Politics

Model U.N. Team Attracts Students of All Majors

Students Use Skills of Bargaining and Negotiation to Set Resolutions in New York City Conference


model-unThe University’s Model United Nations (U.N.) team will spend the upcoming months researching and preparing for two of the largest international conferences where they will negotiate, bargain and propose resolutions for international conflicts.

Seven students will be traveling to represent the University in Rome from March 7-12. The remainder of the club will be attending the largest international conference in New York from March 24-28. They will be representing Belgium in the New York conference and are waiting for their country assignment from Rome.

“Fundraising for the conferences was okay, said Model U.N. President, Aziz Mama. “We received funds from Student Government, but it wasn’t enough to cover both conference expenses. We fundraised and received additional donations through the University, Provost Pearson’s office, deans and outside donations. The club is growing at an unexpected rate, and we’re going to need more funding to take delegations of a larger size,” said Mama.

Mama also discussed how there were only nine members in 2011 and has almost doubled in size for the past two years with 14 members in 2012 and 25 active members for the 2013 conference.

“It has completely exceeded our expectations,” said Mama.

Junior David Goldenthal discussed the attitude of the students in the club. “It [the club] attracted students who were dedicated and wanted to do well as a whole. We can bring more to the table and show what this club is about.” The group earned an honorable mention while representing Finland in 2011.

In 2012, the club was given a rare opportunity to represent two countries. 12 club members represented Luxembourg while Mama and Katelyn Nawoyski represented Portugal in the U.N. Security Council. “This was a much smaller committee and a bit more prestigious to be a part of, simply because so few schools get to be a part of the Council,” Nawoyski said.

Mama became involved with the program during his freshman year. “I started doing Model U.N. because I was involved in it during high school. I also wanted to make it less of a political science club and expand its influence into other majors,” he said.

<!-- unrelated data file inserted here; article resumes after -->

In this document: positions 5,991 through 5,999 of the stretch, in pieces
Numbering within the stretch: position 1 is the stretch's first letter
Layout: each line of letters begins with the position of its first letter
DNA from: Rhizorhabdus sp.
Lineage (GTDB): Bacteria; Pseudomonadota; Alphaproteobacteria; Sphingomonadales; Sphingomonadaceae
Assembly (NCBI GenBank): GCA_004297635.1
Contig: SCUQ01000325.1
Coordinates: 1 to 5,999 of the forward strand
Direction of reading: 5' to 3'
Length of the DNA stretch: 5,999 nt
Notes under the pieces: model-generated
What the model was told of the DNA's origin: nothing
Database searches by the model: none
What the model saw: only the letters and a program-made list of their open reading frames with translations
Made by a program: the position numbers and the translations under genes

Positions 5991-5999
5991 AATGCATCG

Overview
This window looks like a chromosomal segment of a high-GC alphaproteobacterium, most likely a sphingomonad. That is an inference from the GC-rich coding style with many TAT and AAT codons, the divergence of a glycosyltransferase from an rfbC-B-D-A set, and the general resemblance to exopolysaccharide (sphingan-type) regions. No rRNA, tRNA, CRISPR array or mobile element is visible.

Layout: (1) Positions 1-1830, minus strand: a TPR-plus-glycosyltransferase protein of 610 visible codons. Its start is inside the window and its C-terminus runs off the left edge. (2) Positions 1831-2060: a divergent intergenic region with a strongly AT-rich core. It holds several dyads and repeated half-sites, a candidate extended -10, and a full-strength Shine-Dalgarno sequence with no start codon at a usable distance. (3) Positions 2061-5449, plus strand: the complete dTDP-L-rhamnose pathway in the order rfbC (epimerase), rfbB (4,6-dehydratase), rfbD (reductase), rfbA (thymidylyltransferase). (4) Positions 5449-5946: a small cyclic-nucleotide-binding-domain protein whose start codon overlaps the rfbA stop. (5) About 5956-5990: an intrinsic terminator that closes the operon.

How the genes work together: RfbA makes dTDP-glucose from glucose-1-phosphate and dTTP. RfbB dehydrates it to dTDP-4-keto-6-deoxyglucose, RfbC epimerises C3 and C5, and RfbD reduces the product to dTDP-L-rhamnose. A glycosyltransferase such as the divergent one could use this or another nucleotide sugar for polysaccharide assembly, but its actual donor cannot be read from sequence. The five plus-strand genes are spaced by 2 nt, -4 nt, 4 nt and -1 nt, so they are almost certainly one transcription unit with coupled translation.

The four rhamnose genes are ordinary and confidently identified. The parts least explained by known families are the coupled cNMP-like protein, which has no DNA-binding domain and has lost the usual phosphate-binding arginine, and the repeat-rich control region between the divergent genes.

The roster includes a variety of majors, including political science, biology, social work, international relations, economics, finance, communication and education.

Students will investigate issues addressing a large agenda; topics range anywhere from access to clean drinking water to nuclear crisis situations. “This is why we wanted more majors in the program. This event is beneficial for everyone,” said Mama.

The Political Science Department followed suit and will be offering Model U.N. as a four credit class during the spring semester.

Dr. Thomas Lamatsch, assistant professor of political science, doubles both as the professor for the class and advisor for the club.

There are two important things that this class will bring to the students. First, Model U.N. is a lot of work, and students have always been asking, ‘How can I get credit?’ So not only will these student’s receive credit for their work, the course also doubles as a traditional international relations course that teaches the students about the United Nations,” said Lamatsch.

The course description explains how it will introduce students to the U.N. and how it operates. It will also give them real life experiences by bargaining, negotiating and resolving international conflicts. Students will take theories and historical knowledge of their assigned country and learn how to apply them in practical and experiential components.

“If student’s want a class, we [the Political Science Department] will bring it back,” said Lamatsch.

Student can also earn their Experiential Education requirement upon completion of the week long conference. They will also be able to use the class as a springboard during actual negotiations at the international conferences.

“Each student also improves their public speaking, writing and researching skills. Negotiations also take place during informal caucus, so a student’s interpersonal skills will also improve,” said Mama.

PHOTO COURTESY of Katelyn Nawoyski